Students from Cornell and Arusha Technical College on safari at Tarangire National Park.

Cornell-Tanzania Collaboration on Medical Equipment

BME Students working in Tanzania with ATC colleagues
BME undergrads Emma Stowe '20 (middle) and Roanne Yehia '20 (lower right) working on a fetal doppler monitor with Arusha Technical College students and instructors, Fadhili Malisa, Shaban Khalfan and Asmin Issa in Tanzania.

In a new international exchange program between Cornell University and Arusha Technical College (ATC), six Meinig School undergraduates and professors Chris Schaffer and Nozomi Nishimura visited Tanzania this past summer to establish collaborative senior design capstone projects with ATC students. 

To come up with ideas, Cornell and ATC students visited local hospitals. Health care in Tanzania is far behind U.S. standards and a particular challenge is that much of the medical equipment is broken. The Cornell and ATC students worked together to repair equipment and identify needs for novel devices. The Cornell students were inspired by the chance to be integrated into health care. “Being provided this amazing opportunity and working in Tanzanian hospitals, I was able to witness such impact," said Allison Nestor '20.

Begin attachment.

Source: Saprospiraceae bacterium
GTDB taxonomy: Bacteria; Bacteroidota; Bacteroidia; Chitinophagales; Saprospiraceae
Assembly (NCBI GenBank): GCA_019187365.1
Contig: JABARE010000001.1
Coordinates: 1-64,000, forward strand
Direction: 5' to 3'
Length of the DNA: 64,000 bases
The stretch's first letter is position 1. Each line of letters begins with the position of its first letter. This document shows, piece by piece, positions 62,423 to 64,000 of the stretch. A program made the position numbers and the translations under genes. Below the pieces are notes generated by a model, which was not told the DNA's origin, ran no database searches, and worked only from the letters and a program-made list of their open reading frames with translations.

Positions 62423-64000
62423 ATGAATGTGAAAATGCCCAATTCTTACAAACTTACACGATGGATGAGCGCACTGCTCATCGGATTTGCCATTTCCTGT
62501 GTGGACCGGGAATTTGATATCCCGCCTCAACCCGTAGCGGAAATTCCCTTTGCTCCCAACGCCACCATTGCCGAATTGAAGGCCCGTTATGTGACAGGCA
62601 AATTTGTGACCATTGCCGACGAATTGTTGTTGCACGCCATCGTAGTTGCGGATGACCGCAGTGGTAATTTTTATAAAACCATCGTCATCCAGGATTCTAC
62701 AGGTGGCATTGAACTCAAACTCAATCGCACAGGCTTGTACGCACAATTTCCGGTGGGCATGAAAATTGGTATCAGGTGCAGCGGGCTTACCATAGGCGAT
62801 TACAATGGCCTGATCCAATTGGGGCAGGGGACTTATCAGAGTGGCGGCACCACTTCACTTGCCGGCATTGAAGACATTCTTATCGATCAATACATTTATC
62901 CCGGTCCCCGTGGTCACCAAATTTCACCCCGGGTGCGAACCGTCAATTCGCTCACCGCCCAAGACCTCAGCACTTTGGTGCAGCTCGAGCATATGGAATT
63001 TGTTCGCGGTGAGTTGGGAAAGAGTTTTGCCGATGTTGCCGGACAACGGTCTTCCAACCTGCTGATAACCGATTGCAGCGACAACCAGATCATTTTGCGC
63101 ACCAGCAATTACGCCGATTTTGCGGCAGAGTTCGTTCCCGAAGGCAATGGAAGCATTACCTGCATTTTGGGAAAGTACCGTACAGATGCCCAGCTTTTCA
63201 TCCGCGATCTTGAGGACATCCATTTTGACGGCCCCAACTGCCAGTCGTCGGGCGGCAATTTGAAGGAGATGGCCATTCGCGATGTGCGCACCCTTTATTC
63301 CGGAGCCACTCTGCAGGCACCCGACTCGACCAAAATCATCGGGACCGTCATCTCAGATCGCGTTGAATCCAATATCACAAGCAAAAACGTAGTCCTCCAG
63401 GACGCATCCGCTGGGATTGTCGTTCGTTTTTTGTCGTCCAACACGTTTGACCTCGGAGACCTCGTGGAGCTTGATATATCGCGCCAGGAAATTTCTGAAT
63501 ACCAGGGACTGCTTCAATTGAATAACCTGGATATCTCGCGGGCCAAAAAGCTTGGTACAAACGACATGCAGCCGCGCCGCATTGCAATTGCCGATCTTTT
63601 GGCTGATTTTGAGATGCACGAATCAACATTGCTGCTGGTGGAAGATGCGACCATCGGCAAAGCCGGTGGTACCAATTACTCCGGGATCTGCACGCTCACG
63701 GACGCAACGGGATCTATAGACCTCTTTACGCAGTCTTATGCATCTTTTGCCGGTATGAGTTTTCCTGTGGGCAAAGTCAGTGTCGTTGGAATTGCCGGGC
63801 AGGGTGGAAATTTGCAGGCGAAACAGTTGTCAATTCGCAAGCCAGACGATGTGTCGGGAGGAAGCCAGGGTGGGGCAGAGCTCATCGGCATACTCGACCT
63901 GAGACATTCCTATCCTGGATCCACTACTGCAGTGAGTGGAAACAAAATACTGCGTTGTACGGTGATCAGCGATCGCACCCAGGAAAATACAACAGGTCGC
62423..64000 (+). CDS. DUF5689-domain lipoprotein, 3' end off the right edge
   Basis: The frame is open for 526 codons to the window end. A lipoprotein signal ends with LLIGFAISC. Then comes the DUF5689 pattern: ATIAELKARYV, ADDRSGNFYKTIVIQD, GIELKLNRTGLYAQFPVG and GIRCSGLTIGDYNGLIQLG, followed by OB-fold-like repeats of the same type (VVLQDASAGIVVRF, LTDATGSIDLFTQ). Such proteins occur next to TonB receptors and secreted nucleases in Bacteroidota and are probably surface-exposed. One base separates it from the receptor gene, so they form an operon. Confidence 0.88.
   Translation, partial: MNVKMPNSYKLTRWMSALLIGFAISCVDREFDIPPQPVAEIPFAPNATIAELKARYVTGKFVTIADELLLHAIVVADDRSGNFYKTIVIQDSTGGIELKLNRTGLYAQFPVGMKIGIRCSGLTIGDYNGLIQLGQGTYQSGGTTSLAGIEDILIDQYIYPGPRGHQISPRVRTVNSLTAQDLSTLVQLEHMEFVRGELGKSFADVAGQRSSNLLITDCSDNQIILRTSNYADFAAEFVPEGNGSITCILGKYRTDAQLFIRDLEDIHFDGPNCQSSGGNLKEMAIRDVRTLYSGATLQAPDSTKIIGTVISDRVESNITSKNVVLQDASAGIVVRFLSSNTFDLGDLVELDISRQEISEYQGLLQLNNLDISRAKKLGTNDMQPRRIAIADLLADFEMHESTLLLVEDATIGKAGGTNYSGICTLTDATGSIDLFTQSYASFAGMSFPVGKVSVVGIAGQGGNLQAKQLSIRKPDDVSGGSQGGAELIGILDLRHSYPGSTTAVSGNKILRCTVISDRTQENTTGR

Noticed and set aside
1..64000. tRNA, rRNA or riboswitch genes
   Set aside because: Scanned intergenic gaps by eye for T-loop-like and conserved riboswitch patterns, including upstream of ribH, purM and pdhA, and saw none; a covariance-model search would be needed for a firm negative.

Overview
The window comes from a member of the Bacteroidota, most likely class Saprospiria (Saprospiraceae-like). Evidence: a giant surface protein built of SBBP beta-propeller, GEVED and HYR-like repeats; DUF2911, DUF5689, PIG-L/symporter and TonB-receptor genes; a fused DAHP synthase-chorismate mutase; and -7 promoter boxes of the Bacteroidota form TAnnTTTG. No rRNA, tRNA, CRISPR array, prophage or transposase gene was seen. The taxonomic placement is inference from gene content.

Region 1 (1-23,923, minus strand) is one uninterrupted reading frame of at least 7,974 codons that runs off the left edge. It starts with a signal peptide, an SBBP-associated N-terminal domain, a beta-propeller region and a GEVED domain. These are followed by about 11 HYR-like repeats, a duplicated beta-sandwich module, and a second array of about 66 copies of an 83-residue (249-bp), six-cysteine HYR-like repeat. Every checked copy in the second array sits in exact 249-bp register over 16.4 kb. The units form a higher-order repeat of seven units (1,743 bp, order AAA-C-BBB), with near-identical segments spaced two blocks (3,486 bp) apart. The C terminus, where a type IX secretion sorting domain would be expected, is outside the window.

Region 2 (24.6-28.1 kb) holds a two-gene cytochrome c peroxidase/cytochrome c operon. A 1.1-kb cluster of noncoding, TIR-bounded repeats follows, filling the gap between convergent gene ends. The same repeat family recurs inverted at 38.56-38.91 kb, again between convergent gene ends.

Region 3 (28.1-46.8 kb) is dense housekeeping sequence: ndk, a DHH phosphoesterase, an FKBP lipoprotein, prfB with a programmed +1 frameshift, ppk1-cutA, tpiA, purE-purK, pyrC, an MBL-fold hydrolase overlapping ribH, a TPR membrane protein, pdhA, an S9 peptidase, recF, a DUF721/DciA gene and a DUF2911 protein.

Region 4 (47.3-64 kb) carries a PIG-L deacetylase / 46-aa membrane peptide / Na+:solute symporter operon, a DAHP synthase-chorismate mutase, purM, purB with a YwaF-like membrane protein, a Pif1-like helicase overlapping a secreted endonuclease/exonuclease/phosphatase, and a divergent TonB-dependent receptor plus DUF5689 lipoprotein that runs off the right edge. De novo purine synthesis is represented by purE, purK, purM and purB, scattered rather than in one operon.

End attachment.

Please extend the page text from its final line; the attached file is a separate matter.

The program was initiated by BME Ph.D. student Menansili Mejooli, who is also on the faculty at ATC. In addition to an educational mission, this program’s goal is to build a bilateral partnership between ATC and Cornell that could lead to novel Tanzanian industries and forward-looking investments in education and human resources. This fall, the ATC students came to Ithaca to attend professor James Antaki’s senior design course with the Cornell students, and to kickoff year-long capstone projects. 

" It was a unique opportunity for students to learn how devices fail in the field. We hope to make this program available every year and will be seeking ways to fund this longterm,” said professor Schaffer.

The program is currently funded by an Engaged Cornell Curriculum Development grant as well as a L’Oréal Changing the Face of STEM Mentorship grant.